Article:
POULTNEY — The town and local chamber are excited to hear of a new K-6 school that might open at the former Green Mountain College campus.
“I got an email late yesterday afternoon and thought, wow, this is big news,” said Judy Leech, president of the Poultney Area Chamber of Commerce on Wednesday.
The email was from Danhee Bhakta, wife of Raj Bhakta, who bought the 155-acre campus at auction for $4.55 million in August 2020.
“Any and all introduction to prospective parents and interested educators would be so greatly appreciated,” reads Danhee Bhakta’s email, shared with the Herald by those who’d received it.
“This is just one baby step towards our big vision on the campus.”
The email’s subject line reads, “Green Mountain Community School is now accepting students (K-6th) for Fall 2021.”
Attempts to reach Bhakta Wednesday weren’t successful.
“Poultney has been without Green Mountain College for two or three years now, and it was a big blow to the town when it went down,” said Leech. “Now things seem to be on the upswing again, which is really great.”
She said Slate Quarry Parks broke ground last week, and for the past few months there’s been a steady stream of both new people opening new businesses, and businesses changing hands.
“It’s pretty exciting at the moment,” she said.
Poultney Economic Development Coordinator, Sarah Pelkey, said she’d seen the same email as Leech.
“It’s very new information that the press has just as quickly as we do, so aside from what I’ve learned from just doing a little research online, there’s a Facebook page and website, we don’t have much information at this point,” she said.
The Bhakta’s have been working closely with the town, she said.
“One of the things that’s publicly known in Poultney is they’ve been using the campus in concert with the Revive Church since last fall,” she said. “They opened the campus to the church group because they were formally meeting virtually in a parking lot in Castleton, so over the winter they allowed the church to use some of the campus for their congregation.”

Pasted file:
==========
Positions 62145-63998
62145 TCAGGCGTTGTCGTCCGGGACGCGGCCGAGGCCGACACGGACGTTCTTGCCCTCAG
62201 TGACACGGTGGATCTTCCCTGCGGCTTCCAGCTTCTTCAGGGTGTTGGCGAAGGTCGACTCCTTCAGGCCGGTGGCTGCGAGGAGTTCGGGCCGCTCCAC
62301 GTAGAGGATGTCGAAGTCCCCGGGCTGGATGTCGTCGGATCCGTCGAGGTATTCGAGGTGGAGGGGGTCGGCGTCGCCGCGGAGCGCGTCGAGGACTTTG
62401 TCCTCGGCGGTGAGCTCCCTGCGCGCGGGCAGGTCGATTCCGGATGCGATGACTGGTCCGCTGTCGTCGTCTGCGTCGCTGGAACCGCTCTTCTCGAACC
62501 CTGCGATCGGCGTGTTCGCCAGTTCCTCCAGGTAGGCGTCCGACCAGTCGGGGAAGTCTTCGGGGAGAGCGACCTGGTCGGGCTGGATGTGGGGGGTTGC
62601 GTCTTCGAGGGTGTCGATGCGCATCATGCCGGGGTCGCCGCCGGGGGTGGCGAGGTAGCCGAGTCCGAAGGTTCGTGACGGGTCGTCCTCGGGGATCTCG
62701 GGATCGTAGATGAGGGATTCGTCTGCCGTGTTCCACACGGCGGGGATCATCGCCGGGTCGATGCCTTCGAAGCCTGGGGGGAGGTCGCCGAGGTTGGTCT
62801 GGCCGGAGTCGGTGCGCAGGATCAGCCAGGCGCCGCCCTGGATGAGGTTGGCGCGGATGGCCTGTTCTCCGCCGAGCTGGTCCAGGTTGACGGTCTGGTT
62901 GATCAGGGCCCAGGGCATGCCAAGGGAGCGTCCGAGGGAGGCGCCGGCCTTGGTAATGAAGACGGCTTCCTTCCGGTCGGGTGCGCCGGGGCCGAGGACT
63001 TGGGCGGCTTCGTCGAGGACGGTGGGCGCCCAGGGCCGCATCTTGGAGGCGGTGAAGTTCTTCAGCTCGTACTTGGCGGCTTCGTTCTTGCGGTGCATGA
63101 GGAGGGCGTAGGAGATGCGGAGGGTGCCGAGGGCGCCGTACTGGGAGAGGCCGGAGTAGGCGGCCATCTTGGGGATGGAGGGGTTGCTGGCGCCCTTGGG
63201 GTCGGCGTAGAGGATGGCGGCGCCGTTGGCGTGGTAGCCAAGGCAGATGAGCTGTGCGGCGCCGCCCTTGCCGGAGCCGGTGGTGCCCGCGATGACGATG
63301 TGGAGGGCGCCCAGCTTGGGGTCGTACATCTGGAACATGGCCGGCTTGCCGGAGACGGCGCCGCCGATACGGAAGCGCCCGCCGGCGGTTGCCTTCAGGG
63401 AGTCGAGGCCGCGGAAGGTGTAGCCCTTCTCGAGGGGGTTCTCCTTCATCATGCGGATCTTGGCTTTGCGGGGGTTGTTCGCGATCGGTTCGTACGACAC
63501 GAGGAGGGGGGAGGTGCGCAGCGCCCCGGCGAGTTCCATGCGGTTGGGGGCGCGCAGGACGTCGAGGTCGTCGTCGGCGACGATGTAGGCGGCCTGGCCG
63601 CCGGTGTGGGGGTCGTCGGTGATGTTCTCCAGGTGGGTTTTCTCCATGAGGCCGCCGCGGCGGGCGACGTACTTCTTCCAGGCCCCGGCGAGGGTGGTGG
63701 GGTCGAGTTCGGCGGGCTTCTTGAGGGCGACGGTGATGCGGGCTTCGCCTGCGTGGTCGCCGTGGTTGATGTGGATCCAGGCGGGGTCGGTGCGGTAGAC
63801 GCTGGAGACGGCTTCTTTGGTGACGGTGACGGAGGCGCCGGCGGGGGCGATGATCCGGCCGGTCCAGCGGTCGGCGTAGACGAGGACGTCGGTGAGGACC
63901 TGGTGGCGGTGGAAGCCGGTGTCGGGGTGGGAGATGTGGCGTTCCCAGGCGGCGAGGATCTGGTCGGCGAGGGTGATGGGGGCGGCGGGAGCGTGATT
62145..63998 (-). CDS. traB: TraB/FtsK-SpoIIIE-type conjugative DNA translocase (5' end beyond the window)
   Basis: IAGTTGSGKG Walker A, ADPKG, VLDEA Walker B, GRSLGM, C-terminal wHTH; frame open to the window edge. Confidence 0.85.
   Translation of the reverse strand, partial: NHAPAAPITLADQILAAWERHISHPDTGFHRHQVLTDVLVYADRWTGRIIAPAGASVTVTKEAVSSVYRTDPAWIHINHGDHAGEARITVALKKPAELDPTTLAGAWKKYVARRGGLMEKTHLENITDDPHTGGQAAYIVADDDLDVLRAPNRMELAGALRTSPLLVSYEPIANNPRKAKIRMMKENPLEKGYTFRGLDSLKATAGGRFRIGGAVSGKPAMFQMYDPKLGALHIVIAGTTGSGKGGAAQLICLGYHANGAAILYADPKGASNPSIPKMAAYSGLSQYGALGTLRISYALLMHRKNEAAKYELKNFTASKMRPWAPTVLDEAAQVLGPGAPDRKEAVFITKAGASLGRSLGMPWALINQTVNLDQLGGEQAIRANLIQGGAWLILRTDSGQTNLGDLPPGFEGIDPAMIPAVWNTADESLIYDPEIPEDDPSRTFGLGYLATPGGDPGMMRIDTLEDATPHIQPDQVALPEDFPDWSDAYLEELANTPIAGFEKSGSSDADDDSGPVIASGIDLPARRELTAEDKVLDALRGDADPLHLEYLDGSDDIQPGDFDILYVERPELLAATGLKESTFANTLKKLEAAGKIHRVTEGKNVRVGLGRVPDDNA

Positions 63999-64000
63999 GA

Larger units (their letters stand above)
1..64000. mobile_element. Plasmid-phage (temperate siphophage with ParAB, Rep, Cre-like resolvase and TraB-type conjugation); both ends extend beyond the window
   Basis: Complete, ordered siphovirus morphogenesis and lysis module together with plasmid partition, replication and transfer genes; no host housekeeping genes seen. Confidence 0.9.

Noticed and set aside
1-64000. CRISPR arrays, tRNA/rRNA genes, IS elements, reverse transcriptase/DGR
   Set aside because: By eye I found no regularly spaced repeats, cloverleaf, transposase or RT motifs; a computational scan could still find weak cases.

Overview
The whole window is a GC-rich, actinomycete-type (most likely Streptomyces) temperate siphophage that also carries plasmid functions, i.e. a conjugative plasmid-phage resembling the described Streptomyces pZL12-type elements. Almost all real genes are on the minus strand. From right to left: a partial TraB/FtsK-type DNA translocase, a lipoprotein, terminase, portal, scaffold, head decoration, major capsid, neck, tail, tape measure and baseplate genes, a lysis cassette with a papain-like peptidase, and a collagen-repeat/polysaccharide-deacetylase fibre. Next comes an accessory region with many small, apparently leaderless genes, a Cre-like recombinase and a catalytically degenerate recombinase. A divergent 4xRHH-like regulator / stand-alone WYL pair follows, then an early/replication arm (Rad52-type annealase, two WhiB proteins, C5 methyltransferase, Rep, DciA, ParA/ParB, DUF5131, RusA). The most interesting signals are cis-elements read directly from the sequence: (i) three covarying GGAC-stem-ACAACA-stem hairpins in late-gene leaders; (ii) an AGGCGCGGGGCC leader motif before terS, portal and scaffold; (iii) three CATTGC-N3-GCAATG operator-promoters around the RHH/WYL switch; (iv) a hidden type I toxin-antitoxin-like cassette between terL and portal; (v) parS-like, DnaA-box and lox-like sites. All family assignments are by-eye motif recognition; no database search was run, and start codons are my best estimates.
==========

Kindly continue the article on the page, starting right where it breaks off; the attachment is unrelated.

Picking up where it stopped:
She hopes the school, if it opens, will be a solid first step toward revitalizing the campus.
“The town is very supportive of repurposing the campus,” she said. “It can’t be understated how important it is to repurpose the campus in light of what’s happening throughout the state in higher education in general with campuses closing, so this is incredible news.”
For the past few years, Vermont has been steadily losing its colleges, many of them in the Rutland-Bennington area. Besides GMC, the College of St. Joseph in Rutland closed, as did Southern Vermont College in Bennington. Marlboro College closed around the same time as the others, while the Vermont State College system has been mulling further consolidations.
According to Green Mountain Community School’s Facebook page, it plans to open in the fall and is currently working on being recognized as an independent school by the Vermont Agency of Education.
Its website, greenmountaincommunityschool.org, claims that its mission is to “cultivate citizens of character who can discern their gifts, hone them through self-discipline, and possess the courage and confidence to apply them. We believe that education should inspire students to understand a most essential truth: that all are capable of achieving greatness and happiness, regardless of the obstacles that come their way.”